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March 31, 1906


Author Affiliations

Professor of Physiological Chemistry in the Sheffield Scientific School, Yale University. NEW HAVEN, CONN.

JAMA. 1906;XLVI(13):944-947. doi:10.1001/jama.1906.62510400022001f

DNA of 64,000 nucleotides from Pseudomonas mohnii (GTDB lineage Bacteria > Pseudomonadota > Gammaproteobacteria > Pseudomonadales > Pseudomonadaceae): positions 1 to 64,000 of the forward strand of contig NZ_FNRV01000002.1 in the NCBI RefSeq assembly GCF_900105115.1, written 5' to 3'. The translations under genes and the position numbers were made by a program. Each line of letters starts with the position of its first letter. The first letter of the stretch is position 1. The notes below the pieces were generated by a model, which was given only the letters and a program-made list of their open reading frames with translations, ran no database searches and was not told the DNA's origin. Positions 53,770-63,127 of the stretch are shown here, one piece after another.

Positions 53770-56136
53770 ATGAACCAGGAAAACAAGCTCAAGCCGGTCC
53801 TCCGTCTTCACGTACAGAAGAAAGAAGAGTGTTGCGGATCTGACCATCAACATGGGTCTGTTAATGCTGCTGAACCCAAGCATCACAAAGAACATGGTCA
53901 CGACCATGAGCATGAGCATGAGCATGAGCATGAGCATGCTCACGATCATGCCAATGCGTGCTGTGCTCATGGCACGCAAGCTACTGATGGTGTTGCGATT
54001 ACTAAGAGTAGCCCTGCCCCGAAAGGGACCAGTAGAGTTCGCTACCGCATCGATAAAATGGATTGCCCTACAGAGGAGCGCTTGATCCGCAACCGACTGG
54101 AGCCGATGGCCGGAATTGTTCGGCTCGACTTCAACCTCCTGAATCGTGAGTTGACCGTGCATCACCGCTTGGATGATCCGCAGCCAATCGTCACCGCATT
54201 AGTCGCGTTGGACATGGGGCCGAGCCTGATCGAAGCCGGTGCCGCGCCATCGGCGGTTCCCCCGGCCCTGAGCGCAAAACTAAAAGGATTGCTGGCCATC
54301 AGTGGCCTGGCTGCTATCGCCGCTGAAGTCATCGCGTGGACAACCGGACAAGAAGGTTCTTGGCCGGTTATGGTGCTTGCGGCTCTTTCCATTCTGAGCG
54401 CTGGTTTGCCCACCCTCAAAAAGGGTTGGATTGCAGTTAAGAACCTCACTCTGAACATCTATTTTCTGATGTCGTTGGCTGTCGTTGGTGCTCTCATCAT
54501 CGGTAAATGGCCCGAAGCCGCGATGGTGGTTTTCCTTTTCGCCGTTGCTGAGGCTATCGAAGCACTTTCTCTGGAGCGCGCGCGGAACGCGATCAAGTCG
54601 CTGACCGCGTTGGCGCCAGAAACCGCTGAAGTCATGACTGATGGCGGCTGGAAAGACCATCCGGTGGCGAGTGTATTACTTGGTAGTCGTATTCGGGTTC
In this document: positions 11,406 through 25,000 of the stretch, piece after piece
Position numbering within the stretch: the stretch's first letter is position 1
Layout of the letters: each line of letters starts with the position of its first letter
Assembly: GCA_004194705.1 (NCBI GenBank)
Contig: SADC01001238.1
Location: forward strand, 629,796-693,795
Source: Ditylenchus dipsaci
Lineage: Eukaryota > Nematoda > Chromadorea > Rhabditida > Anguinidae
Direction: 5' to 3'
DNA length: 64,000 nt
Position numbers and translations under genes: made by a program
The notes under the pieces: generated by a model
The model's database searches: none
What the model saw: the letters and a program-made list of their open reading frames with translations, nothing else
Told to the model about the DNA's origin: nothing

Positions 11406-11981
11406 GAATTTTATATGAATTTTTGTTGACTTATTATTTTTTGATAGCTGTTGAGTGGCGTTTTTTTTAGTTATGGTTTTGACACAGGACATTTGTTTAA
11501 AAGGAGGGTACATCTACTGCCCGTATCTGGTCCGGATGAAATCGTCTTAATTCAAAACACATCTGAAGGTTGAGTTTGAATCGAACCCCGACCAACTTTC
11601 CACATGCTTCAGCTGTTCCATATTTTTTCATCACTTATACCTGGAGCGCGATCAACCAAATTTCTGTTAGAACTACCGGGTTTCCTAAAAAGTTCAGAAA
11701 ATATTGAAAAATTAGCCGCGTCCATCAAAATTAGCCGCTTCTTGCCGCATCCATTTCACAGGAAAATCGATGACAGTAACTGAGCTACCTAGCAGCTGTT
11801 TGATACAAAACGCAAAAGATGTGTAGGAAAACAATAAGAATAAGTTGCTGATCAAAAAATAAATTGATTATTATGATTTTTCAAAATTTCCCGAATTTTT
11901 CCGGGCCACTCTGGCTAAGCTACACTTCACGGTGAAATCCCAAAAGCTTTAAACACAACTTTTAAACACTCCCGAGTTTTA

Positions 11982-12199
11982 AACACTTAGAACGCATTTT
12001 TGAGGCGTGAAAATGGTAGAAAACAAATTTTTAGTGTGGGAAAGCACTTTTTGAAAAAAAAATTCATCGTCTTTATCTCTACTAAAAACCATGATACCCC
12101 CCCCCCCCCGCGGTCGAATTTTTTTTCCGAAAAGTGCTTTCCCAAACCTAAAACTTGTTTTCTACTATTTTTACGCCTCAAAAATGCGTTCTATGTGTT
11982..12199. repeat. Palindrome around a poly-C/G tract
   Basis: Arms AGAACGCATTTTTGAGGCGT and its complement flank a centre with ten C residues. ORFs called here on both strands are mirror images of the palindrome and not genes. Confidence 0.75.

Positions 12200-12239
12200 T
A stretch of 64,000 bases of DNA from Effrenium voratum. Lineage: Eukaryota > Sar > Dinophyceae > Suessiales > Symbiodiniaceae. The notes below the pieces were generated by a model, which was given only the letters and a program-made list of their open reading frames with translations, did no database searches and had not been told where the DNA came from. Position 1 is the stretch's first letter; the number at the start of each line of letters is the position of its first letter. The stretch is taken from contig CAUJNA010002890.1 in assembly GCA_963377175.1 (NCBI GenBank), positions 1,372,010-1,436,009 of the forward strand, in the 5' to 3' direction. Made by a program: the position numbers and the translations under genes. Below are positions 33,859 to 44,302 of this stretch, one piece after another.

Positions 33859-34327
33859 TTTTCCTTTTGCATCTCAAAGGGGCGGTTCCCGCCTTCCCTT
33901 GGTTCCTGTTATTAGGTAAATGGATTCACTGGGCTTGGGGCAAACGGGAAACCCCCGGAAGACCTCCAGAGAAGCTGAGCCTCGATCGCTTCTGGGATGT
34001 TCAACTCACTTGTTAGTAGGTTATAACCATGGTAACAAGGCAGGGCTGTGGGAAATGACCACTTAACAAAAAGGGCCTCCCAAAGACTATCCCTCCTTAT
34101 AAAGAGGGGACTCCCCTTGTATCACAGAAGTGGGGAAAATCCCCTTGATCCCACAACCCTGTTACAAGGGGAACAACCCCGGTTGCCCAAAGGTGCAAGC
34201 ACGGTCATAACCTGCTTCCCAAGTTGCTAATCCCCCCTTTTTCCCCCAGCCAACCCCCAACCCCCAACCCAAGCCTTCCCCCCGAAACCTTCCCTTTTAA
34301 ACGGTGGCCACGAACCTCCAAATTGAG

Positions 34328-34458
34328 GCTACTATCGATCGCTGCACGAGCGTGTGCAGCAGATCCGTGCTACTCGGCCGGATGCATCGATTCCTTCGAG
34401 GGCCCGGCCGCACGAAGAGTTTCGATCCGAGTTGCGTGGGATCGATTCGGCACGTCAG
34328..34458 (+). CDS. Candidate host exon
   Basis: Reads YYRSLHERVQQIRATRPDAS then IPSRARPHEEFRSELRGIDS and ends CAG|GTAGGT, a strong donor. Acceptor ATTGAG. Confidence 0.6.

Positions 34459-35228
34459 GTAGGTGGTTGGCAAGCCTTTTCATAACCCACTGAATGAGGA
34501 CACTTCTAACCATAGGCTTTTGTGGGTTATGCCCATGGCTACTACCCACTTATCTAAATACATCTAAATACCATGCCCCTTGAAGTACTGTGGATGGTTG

THEORIES OF URIC-ACID SYNTHESIS.  Although most physiologists have adopted the theory of the formation of uric acid by an oxidative transformation of purins arising in intermediary metabolism, there is another possible mode of origin which can not be dismissed without due consideration. I refer to the direct synthesis of uric acid. That nucleic acid can be synthesized and the construction of the purin nucleus become possible in mammals is beyond question in the case of developing and growing animals living on a practically purin-free dietary.20 That uric acid itself is formed by synthetic processes in birds is also verified beyond doubt. In mammals the end product of nitrogenous exchange is quite different, however. When the synthesis of uric acid had been accomplished in the laboratory repeated attempts were made to induce an analogous formation in animals. Horbaczewski's artificial synthesis from ureaTHEORIES OF URIC-ACID SYNTHESIS. and glycocollTHEORIES OF URIC-ACID SYNTHESIS. could not be imitated by feeding

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